- Elsewhere in scripture, rape is condemned and always shown as a horror that is contrary to God’s will. The Levite’s concubine in Judges 19 is a horrific story surrounded by the sin of God’s people having gone astray. In Tamar’s rape by Amnon, Tamar pleads with him “Don’t force me! Such a thing is not to be done in Israel! Don’t do this wicked thing.” (2 Samuel 13:12). Amnon rapes her and later is killed by Tamar’s other brother Absolom.
So the pattern would be more like this:
In the third case, as a non-married and un-pledged girl, if a man seduces her (or they seduce each other), she is left shamed and unprotected in this society – especially if the encounter results in pregnancy. So the marriage stipulation is for her protection. I know this is how the marry-your-rapist approach has been used and weaponized – its for her protection. But that is how the world has used and abused this passage. When picked apart, this is not what the passage is actually communicating. God means to protect women through his law. Humans have used that law to oppress and coerce women.
So again, we see a situation of God communicating a law that reveals his character and is for the good of his people living in community, and humans taking that law and making it something to justify or cover over horrific sinful behavior. Is God an evil misogynist? No. I don’t believe so. Are humans? Yes. Sometimes they are.
What this passage indicates is that it is not inconsistent with God’s character that we see elsewhere in scripture. When rape is depicted in scripture, it is shown as horrific (for the victim) and shameful and sinful (for the perpetrator). Rape is not shown as something that is acceptable or that is the woman’s fault.
God’s character is one of love for his people and his view of both men and women is of equal dignity, equal image bearing and equal love and faithfulness. Women are not treated as second class citizens of heaven. We may read it as such, because we have a history of being treated as such in a human world broken by sinfulness. But God’s view of us is one of his precious children and for whom his faithful love never ends. We see this in the Old Testament, and we see it in the gentle approach to women of Jesus in the New Testament. Jesus, the image of the imageless God, shows us God’s heart of compassion for women – all women.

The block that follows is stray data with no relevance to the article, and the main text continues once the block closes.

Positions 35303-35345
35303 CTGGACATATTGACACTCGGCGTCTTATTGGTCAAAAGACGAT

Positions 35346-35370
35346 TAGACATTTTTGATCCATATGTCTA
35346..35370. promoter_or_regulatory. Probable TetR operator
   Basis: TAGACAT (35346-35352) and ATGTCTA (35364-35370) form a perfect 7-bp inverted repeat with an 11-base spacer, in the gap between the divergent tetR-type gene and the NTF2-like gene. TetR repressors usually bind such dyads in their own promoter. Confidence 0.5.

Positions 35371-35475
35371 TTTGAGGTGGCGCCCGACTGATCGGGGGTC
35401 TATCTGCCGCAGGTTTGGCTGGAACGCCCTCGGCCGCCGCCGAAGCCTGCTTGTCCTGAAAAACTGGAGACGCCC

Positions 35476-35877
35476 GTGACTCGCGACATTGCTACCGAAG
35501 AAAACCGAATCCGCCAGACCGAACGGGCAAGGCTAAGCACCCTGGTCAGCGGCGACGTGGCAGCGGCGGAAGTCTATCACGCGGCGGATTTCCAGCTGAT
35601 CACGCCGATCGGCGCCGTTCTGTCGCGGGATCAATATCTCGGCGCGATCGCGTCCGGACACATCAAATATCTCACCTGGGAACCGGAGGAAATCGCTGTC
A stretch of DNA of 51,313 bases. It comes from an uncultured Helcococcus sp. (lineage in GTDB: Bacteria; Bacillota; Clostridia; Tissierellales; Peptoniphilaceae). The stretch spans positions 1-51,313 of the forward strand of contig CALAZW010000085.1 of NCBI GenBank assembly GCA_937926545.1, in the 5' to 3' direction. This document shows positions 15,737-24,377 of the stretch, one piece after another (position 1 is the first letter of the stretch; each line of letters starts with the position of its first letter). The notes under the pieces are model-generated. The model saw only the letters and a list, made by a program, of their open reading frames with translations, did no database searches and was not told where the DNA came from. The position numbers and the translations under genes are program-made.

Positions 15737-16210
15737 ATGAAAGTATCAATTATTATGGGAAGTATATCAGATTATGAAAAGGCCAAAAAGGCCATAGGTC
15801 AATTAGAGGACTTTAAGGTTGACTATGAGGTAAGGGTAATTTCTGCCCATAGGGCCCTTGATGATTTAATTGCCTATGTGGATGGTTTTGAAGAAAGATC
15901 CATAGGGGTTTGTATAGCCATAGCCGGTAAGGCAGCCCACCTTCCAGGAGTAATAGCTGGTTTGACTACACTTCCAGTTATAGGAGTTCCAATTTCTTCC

I have felt moved to write a series of blogs on passages of the Bible that can be confusing or disquieting for people, particularly to do with women. They are grouped on a page on my site called Troublesome Bible Passages Series. Other blogs in this grouping include the rape of Dinah, the gang rape of the concubine in Judges 19, whether women are subjected to trial by ordeal in Numbers and why a woman in unclean for twice as long after giving birth to a girl.
If there is a passage that has always troubled you, feel free to contact me and I’ll take a look!
Republished with permission from Ruth Baker from Meet Me Where I Am.